Biltmore Bot. Stud. 1: 40. 1901.
Shrubs or trees, 70 dm. Stems: twigs: new growth reddish-brown, 1-year old blackish brown, older gray; thorns on twigs absent or few to numerous, straight to slightly recurved, 2-years old dark-brown to blackish, slender, 2.5–4 cm. Leaves: petiole length 20–30% blade, sparsely short-stipitate-glandular; blade broadly ovate to ± deltate, 3–5 cm, length/width less than 1.5, base cuneate to broadly cuneate, lobes 3 or 4 per side, sinuses shallow in common form, lobe apex usually ± obtuse, angled or not, margins serrate, teeth subacute, veins 4 or 5 per side, apex subacute to obtuse, adaxial midvein sparsely pilose young. Inflorescences 4–7-flowered; branches glabrous or sparsely pilose; bracteoles caducous, sometimes curved, narrowly oblong, membranous to subherbaceous (and green), margins glandular. Flowers 16–18 mm diam.; sepals triangular, 4 mm, distal margins glandular-serrate; anthers cream to pale or deep purple; styles 3–5. Pomes yellow or red, suborbicular, 7–12 mm diam.; sepals on slight collar, erose or reflexed; pyrenes 3–5.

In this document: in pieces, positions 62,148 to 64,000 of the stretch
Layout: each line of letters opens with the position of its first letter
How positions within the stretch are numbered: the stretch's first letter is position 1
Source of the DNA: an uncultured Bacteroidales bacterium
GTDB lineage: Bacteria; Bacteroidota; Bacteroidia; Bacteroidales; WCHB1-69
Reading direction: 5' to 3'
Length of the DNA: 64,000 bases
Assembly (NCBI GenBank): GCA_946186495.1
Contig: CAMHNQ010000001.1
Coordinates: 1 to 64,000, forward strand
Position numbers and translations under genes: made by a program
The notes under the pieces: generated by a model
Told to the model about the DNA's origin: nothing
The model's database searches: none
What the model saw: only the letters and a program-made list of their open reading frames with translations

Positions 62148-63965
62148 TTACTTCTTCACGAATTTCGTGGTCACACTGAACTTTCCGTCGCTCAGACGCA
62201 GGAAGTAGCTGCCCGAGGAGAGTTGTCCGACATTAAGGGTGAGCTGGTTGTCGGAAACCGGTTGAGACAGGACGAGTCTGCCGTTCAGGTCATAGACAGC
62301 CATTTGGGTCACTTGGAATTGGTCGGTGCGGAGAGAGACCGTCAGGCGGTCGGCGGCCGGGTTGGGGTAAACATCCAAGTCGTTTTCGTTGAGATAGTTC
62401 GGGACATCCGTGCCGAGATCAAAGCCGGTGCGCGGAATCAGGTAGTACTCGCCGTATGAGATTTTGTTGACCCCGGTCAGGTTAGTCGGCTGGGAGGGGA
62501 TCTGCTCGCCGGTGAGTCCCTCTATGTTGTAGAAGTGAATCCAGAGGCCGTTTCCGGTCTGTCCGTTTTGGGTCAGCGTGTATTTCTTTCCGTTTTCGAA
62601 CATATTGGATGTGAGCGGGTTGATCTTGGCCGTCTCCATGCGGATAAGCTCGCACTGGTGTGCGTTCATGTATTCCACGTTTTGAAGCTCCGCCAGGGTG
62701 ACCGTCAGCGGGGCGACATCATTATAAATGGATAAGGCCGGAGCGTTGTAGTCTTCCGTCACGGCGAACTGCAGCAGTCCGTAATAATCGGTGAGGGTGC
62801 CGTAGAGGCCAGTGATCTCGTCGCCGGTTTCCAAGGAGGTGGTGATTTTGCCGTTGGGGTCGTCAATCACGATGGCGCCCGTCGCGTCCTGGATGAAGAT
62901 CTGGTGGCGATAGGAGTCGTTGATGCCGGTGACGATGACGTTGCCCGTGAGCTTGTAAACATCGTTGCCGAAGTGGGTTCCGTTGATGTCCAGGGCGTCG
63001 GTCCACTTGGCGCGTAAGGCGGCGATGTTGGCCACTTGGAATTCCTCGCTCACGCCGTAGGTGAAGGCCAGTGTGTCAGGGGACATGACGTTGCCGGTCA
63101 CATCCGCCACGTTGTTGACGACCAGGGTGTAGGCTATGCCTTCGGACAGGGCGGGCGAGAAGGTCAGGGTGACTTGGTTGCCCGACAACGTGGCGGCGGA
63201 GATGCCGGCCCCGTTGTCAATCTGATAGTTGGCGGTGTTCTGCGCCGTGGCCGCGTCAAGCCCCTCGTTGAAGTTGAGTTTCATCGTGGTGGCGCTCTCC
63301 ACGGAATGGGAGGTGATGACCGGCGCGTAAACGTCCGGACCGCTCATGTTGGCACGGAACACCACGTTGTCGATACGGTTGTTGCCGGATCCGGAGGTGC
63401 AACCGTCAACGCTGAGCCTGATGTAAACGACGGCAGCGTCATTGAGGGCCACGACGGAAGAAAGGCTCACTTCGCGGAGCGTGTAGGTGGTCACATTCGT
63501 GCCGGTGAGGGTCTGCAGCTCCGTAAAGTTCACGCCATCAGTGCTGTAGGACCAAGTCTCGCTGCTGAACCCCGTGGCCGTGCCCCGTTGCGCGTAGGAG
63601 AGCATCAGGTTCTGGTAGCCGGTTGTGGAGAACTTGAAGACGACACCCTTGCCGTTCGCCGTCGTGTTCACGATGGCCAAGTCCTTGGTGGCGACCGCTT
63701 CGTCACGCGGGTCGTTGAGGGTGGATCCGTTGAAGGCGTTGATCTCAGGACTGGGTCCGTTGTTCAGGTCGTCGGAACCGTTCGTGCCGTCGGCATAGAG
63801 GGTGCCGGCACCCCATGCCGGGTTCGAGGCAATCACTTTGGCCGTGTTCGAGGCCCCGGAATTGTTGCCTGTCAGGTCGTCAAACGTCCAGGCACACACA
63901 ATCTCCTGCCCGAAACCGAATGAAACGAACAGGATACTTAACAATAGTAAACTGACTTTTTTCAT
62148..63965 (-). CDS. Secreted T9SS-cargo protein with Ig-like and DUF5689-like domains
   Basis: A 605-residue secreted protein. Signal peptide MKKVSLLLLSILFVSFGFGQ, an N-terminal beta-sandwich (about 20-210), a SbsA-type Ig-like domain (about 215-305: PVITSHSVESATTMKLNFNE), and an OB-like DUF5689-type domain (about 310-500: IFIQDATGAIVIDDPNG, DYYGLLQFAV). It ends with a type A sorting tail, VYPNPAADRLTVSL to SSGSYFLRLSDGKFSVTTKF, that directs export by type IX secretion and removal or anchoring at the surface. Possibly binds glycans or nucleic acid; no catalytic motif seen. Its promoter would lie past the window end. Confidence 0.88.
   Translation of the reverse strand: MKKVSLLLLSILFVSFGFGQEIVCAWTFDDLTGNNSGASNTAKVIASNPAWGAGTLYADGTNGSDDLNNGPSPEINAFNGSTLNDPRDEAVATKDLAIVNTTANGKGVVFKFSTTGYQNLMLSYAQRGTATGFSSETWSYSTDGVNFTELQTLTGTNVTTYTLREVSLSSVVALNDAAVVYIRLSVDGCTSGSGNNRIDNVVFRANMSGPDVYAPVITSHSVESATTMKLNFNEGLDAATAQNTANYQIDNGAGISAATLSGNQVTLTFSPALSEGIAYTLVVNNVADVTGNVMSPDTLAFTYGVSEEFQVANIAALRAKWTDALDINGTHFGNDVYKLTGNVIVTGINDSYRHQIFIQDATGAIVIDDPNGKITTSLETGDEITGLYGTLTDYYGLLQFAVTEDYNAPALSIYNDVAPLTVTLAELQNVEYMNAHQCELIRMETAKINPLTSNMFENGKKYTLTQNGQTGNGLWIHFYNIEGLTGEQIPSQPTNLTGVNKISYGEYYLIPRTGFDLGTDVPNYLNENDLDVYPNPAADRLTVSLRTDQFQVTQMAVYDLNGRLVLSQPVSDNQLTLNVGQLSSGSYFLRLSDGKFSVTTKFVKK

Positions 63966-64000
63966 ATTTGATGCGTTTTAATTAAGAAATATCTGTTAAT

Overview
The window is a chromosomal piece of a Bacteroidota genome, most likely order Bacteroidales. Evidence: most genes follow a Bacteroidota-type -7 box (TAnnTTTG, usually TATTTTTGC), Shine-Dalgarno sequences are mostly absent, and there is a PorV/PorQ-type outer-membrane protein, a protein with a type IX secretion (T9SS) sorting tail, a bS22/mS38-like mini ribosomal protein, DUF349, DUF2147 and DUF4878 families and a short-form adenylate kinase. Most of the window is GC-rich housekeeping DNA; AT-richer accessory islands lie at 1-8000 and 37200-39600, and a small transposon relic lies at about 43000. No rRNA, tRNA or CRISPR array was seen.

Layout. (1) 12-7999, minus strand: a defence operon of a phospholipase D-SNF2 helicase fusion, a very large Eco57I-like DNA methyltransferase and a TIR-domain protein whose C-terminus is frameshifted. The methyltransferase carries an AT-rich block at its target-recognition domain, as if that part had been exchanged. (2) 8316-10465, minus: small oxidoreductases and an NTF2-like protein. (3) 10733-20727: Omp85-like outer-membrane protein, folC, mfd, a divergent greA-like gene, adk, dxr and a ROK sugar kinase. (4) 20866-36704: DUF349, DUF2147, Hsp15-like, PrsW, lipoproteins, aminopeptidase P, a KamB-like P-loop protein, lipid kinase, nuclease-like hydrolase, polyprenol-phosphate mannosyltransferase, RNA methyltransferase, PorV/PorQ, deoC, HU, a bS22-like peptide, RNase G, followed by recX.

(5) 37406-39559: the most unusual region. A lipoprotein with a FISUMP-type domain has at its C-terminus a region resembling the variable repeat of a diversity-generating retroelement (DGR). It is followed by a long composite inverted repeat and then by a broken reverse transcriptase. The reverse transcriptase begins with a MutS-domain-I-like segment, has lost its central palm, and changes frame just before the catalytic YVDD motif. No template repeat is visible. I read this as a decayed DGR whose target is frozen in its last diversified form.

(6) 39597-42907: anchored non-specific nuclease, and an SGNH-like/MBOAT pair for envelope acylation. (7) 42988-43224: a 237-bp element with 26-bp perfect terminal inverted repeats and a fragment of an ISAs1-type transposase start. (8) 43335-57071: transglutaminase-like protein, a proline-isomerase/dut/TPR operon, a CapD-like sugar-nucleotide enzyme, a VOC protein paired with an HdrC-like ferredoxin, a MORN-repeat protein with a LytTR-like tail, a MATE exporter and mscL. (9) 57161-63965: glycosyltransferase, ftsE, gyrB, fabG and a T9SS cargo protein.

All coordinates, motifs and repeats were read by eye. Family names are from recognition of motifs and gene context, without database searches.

Phenology: Flowering early–mid Apr; fruiting Sep–Oct.
Habitat: Open woods, woodland margins
Elevation: 20–100 m
Ala., Ga., Miss., Tex.
Crataegus opima is found from southeastern Texas to Georgia.
Crataegus opima comprises the smaller leaved members of the series with proportionately broad leaves and more or less obtuse lobes that are few and shallow. Both red- and yellow-fruited forms are known, as are forms with cream or purple anthers. It is possible that, as elsewhere in the series, these forms should be recognized as distinct taxa, but more information would be required to decide this.
A distinctive local form of Crataegus opina is known with ovate to ovate-trullate leaves 5–8 cm, having 5–7(or 8) veins per side, and 5–8 usually short and sometimes subacute, deeper lobes per side.